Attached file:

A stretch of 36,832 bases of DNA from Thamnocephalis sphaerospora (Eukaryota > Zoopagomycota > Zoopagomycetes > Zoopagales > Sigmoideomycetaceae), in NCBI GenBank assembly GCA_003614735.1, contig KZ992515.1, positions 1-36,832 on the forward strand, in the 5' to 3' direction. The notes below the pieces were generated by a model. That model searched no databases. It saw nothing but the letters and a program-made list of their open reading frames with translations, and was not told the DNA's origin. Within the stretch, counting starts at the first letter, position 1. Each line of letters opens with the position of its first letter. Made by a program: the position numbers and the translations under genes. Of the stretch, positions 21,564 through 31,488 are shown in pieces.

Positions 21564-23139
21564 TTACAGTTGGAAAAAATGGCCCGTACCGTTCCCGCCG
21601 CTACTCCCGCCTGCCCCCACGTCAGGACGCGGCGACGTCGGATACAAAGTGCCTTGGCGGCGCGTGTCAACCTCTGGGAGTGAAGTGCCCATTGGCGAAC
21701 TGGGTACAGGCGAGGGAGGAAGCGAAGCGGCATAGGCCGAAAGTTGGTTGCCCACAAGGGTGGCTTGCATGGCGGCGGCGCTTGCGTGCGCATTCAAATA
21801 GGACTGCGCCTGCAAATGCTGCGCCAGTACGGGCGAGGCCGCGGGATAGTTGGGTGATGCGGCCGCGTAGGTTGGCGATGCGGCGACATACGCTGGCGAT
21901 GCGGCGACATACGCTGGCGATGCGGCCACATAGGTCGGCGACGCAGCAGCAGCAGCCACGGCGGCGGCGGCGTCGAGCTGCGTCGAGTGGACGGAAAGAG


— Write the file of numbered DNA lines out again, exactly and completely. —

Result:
A stretch of 36,832 bases of DNA from Thamnocephalis sphaerospora (Eukaryota > Zoopagomycota > Zoopagomycetes > Zoopagales > Sigmoideomycetaceae), in NCBI GenBank assembly GCA_003614735.1, contig KZ992515.1, positions 1-36,832 on the forward strand, in the 5' to 3' direction. The notes below the pieces were generated by a model. That model searched no databases. It saw nothing but the letters and a program-made list of their open reading frames with translations, and was not told the DNA's origin. Within the stretch, counting starts at the first letter, position 1. Each line of letters opens with the position of its first letter. Made by a program: the position numbers and the translations under genes. Of the stretch, positions 21,564 through 31,488 are shown in pieces.

Positions 21564-23139
21564 TTACAGTTGGAAAAAATGGCCCGTACCGTTCCCGCCG
21601 CTACTCCCGCCTGCCCCCACGTCAGGACGCGGCGACGTCGGATACAAAGTGCCTTGGCGGCGCGTGTCAACCTCTGGGAGTGAAGTGCCCATTGGCGAAC
21701 TGGGTACAGGCGAGGGAGGAAGCGAAGCGGCATAGGCCGAAAGTTGGTTGCCCACAAGGGTGGCTTGCATGGCGGCGGCGCTTGCGTGCGCATTCAAATA
21801 GGACTGCGCCTGCAAATGCTGCGCCAGTACGGGCGAGGCCGCGGGATAGTTGGGTGATGCGGCCGCGTAGGTTGGCGATGCGGCGACATACGCTGGCGAT
21901 GCGGCGACATACGCTGGCGATGCGGCCACATAGGTCGGCGACGCAGCAGCAGCAGCCACGGCGGCGGCGGCGTCGAGCTGCGTCGAGTGGACGGAAAGAG